Trinity College Dublin, Department of Computer Science
Dobson, Simon. 'Where's Waldo? - or - A taxonomy for thinking about location in pervasive computing'. - Dublin, Trinity College Dublin, Department of Computer Science, TCD-CS-2004-05, 2004, pp13
Computer Science Technical Report TCD-CS-2004-05
[Introduction] Virtually all pervasive computing systems use some form of location for affecting
the system's behaviour. Location-based services are available commercially,
albeit in a primitive form, from many mobile telecommunications providers.
Despite this, location is a remarkably subtle concept to reason with. There are
a huge number of possible answers to what is superficially a simple question:
each kind of answer reveals something about the way in which we conceptualise
location and any services based upon it.
This may seem like a trivial observation, but it cuts to the heart of the development
of programming environments for pervasive computing. Software design
is the process of mapping concepts to programming structures, whether one is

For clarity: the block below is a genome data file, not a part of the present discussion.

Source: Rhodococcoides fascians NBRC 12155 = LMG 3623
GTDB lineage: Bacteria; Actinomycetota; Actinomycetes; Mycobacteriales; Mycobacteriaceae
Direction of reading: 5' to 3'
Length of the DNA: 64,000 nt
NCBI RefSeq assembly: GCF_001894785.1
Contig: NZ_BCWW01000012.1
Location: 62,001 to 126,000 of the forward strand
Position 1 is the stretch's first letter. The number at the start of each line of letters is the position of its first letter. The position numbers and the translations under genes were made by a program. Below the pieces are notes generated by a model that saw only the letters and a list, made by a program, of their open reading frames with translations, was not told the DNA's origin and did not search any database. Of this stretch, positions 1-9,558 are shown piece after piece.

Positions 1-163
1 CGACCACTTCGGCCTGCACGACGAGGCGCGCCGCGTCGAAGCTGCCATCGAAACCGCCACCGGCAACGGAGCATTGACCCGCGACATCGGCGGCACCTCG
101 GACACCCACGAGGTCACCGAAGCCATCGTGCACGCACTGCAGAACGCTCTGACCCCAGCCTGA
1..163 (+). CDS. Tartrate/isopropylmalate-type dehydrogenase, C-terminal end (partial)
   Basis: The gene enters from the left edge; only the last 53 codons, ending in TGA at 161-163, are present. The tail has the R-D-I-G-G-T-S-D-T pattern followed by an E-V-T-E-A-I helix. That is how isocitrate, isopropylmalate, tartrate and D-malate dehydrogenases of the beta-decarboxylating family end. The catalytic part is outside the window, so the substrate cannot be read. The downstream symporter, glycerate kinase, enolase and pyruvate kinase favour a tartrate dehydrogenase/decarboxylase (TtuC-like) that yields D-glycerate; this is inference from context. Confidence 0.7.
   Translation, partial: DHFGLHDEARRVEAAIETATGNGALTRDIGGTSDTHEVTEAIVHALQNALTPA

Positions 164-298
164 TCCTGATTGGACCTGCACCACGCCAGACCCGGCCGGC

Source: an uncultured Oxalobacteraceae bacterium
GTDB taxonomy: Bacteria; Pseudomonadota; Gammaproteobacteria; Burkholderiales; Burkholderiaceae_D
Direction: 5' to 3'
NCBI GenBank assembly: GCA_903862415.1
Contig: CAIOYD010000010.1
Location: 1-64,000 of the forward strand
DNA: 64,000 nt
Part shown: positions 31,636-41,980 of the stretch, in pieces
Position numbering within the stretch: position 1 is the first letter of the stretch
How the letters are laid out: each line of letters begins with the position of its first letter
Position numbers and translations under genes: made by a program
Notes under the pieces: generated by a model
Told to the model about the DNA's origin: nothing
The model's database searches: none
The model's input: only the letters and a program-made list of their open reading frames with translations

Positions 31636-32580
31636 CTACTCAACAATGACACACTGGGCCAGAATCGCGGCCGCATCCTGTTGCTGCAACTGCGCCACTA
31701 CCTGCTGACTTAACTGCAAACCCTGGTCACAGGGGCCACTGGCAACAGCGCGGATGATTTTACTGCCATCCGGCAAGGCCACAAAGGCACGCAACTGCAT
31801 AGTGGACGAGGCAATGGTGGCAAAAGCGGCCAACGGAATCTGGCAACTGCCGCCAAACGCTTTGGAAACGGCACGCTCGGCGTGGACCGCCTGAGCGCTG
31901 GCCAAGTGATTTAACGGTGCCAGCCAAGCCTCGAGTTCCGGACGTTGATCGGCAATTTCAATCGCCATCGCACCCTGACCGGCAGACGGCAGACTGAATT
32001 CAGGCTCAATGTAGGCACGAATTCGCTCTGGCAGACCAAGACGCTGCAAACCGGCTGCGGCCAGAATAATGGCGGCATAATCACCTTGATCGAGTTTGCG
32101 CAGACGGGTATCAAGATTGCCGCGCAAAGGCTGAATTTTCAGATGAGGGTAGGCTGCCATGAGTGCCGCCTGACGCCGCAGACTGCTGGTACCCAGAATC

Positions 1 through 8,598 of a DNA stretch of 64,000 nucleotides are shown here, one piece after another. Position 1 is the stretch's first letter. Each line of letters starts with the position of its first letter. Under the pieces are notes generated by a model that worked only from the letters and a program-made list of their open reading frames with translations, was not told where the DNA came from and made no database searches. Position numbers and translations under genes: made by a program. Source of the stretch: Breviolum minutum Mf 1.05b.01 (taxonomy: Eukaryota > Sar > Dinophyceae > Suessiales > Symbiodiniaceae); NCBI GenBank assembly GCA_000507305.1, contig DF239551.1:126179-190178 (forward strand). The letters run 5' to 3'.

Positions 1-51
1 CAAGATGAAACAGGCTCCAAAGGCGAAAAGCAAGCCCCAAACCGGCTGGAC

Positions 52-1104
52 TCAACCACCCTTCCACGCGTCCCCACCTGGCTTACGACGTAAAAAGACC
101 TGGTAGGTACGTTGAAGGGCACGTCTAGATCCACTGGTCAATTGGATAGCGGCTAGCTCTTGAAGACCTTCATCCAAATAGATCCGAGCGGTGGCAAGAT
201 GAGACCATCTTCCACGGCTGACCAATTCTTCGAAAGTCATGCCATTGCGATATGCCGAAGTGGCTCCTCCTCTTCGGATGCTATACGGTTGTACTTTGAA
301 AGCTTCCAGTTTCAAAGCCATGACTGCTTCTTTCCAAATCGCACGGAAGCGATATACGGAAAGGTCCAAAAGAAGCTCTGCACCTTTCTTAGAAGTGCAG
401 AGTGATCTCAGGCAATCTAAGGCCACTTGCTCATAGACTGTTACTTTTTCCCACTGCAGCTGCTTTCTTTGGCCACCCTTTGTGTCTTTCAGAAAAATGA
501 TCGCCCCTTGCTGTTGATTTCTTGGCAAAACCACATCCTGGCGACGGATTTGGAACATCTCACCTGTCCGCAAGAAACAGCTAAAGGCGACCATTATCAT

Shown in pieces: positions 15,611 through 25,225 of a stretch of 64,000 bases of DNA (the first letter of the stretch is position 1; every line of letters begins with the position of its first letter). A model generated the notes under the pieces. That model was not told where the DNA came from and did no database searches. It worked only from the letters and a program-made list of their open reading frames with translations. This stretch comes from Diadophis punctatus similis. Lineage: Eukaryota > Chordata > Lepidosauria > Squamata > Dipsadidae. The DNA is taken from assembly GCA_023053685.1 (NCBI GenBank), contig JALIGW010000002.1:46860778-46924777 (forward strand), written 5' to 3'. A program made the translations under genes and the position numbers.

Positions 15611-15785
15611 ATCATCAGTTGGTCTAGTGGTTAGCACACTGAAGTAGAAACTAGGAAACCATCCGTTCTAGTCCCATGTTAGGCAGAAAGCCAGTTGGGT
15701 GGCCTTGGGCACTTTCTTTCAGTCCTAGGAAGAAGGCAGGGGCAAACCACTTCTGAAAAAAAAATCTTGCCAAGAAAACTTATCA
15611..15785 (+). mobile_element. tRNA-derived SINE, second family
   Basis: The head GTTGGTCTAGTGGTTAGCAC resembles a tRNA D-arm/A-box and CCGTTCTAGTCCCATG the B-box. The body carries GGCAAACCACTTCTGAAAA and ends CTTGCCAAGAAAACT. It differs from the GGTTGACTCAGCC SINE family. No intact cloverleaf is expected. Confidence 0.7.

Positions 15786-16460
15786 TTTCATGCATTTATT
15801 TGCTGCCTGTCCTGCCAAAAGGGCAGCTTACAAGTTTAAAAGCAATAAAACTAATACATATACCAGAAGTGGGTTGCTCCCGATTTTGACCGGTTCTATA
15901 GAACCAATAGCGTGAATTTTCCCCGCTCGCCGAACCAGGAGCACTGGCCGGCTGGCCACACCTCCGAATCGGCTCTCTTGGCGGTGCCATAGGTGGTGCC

developing object models or complete programming languages. A system is easy
to program when the developer can express his concepts directly or with minimal
mental gymnastics; conversely, the developer takes on a considerable load
when using a system without the requisite concepts. Handling location is a basic
requirement for many pervasive computing systems: but what kind of location
will we provide in a programming environment? If we choose the "wrong" representation
we will end up with an awkward (or unusable) environment.
In this paper we try to exhaust the ways one may answer a simple location
question in a pervasive computing system, to develop a taxonomy of answers
that an application might want to receive. We deliberately stray beyond the
bounds of traditional location systems and the information typically at hand in
order to see how a "really pervasive" computing system might view location.
We analyse the space of answers to see what conclusions can be drawn for the
development of semantic models and programming environments.
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